5 Ideas for a Better Construction Site Security Plan
Are there gaps in your security plan? Consider these five ideas to prevent your company from becoming the next statistic.
Construction site theft and vandalism have become common problems for construction companies of all sizes. It’s estimated that equipment theft reaches as high as $1 billion each year, according to the National Insurance Crime Bureau. When an area has a sudden surge in development, organized theft rings typically aren’t far behind.
To prevent your company from becoming the next statistic, it’s important to create an effective construction site security plan. While each plan must be customized for the job site and the company’s situation, we’ve discovered that there are five ideas a business should consider that can make the biggest difference for preventing theft.
The following is not a construction site security plan template. Instead, it offers ideas on how to think about your plan during development.
1. Recruit others to be your eyes and ears
Every security plan is better when everyone works together. Yes, promoting security awareness to employees is a must, but you need to go a little further. For example, consider contacting police and fire departments to let them know about the construction project. Also, contact management of nearby properties to see if they’d be willing to keep an eye out for suspicious activity.
2. Think like a criminal
Walk around the property at night and ask yourself how confident you would feel if you wanted to steal equipment or vandalize your area. Don’t just think like a professional thief. How about a kid just wanting to play around or cause trouble? If you were them, how would you do it?
Now, let’s take away some of their confidence. First, if possible, surround the perimeter with fencing. If fencing is in place, look for the easiest way for someone to breach your perimeter. Avoid putting the fence near trees, and avoid putting equipment and materials near the fence. Next, make sure that the area is well lit, especially any weak areas in the perimeter.
3. Cost-effectively guard the site
Fences and lights can deter the amateur thief, but a determined criminal comes prepared with bolt cutters and a plan. That’s where security guards come in.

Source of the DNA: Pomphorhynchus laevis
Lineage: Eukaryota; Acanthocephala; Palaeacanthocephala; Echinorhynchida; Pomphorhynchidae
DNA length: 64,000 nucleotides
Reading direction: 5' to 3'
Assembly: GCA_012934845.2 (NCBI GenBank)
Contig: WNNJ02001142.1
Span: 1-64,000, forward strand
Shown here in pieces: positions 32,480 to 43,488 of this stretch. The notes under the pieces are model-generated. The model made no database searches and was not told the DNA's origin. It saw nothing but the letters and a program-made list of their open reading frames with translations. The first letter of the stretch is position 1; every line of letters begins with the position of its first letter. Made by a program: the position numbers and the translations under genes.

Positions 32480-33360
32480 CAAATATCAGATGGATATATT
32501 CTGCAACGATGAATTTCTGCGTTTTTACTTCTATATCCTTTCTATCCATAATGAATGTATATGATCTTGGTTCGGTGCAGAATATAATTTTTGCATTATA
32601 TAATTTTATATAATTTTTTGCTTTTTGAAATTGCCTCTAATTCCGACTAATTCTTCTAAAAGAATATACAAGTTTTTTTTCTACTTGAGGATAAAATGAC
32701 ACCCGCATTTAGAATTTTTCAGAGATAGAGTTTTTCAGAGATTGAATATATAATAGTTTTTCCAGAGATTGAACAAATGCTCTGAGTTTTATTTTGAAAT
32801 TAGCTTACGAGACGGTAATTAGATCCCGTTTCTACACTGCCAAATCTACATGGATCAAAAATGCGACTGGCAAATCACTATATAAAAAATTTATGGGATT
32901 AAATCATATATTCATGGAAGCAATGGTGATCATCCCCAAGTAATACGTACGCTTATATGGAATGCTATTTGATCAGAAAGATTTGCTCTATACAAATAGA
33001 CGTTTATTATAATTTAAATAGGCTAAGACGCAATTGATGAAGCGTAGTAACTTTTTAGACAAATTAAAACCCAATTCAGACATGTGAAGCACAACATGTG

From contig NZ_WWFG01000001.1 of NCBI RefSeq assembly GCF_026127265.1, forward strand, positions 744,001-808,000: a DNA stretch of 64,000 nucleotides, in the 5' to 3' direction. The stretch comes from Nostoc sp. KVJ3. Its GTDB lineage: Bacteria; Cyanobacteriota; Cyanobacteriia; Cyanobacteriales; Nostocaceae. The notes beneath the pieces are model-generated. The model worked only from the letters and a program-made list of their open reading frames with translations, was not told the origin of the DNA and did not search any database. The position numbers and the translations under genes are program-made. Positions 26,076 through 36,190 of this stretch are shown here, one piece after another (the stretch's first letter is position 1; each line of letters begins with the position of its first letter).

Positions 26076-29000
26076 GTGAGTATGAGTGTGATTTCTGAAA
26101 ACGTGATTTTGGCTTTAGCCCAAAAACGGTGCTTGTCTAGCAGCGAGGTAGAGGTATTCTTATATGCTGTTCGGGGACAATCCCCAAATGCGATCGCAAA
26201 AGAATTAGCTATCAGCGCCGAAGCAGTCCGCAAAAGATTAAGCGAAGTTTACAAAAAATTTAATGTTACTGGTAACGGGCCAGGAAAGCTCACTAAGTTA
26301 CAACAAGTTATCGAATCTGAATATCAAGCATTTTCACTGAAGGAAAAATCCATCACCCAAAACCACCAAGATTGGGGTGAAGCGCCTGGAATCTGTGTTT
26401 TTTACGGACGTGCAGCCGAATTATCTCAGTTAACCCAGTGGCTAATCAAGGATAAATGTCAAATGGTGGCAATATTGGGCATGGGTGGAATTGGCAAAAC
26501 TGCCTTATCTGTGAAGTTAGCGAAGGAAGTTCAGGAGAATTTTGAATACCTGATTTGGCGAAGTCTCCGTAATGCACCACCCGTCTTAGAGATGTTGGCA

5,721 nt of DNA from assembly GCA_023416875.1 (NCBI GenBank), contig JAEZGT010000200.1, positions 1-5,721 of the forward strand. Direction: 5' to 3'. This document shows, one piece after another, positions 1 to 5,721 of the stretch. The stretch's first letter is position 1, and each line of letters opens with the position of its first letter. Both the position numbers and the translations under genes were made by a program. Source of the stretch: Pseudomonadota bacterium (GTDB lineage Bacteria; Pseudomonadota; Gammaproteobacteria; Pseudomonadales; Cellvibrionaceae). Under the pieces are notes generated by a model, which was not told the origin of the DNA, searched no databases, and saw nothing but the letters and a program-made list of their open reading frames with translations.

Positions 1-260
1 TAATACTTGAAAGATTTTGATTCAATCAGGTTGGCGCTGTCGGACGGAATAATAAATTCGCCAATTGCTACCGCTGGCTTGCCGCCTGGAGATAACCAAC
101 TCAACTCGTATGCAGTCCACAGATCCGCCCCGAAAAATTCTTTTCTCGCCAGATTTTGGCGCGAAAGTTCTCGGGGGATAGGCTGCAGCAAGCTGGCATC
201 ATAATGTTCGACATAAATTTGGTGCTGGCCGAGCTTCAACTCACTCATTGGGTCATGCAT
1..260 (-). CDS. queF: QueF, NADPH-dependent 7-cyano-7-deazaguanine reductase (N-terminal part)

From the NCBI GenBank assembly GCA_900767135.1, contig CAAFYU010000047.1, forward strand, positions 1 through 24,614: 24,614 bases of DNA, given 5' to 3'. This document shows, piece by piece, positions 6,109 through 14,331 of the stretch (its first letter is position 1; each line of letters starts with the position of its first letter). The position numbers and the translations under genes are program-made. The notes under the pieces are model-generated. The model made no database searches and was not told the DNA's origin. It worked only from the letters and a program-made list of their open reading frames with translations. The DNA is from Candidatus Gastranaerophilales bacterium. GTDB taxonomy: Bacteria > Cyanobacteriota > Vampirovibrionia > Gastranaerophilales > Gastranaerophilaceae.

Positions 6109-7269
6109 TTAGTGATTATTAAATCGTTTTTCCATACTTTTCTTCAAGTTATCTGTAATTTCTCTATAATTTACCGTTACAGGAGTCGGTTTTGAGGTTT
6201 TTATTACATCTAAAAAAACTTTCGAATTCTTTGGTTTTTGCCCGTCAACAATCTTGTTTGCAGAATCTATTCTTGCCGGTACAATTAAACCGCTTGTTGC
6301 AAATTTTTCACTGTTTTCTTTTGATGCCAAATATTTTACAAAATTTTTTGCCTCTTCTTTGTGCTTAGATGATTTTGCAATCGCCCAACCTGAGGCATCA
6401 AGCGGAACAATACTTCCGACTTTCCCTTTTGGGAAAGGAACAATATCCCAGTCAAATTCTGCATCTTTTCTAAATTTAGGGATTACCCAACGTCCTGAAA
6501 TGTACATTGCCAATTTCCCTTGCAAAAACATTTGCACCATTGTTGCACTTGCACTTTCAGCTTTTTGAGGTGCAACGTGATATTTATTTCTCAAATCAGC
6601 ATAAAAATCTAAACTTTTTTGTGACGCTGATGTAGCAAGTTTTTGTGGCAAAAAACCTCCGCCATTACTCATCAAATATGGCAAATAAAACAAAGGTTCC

There are two types of security guards: virtual (or remote) guards and on-site guards. On-site guards are a good solution for large sites during business hours. They can check who goes in and out of the property.
However, on-site guards aren’t always the most cost-effective solution after business hours. On small sites, the use of an on-site guard can be expensive. On large sites, their effectiveness diminishes due to the sheer size of the property to be protected. In that case, even more guards are required. They’re also less effective in low light conditions.
Virtual security guards (also called remote security guards) use a high-tech approach to security. They combine remote guards, detection software, security cameras and loudspeakers. If someone crosses the perimeter, the remote guard is alerted. From there, the guard can engage the trespasser via amplified loudspeakers and, if necessary, contact the authorities.
The advantage of this approach is that the entire property can be actively monitored at the same time, even in low light conditions. If electrical power isn’t available, remote guard mobile surveillance units (see image) can run on solar power and batteries.
4. Make sure the thief isn’t already within the perimeter
Unfortunately, there’s always the possibility that there’s an employee or subcontractor who doesn’t have your best interests in mind. This is one of the tougher problems to deal with, but there are measures you can take.
First, assign someone to inspect the site at the end of each day to assure nothing has been compromised, by accident or otherwise. Next, set up and maintain an inventory control system for all equipment. Finally, have someone check all trash before it’s removed from the site.
5. Disabled equipment is harder to steal
Disabling heavy equipment is a simple way to prevent equipment theft and misuse. Remove batteries and lower blades and buckets. Other solutions include hydraulic cylinder locks, fuel and ignition cut-off switches, alarms and tracking devices. Also, be sure to lock oil and gas tank caps.
Of course, the key to this idea, or any of the ideas presented here, is consistency. All it takes is a rushed worker to forget to remove a battery and you’ve just lost thousands of dollars in equipment. Make sure that a specific employee is in charge of each security job. You may want to create a daily checklist that each assigned person must sign off on before clocking out.
Hopefully, the ideas discussed here will offer some food for thought when developing your job site security plan.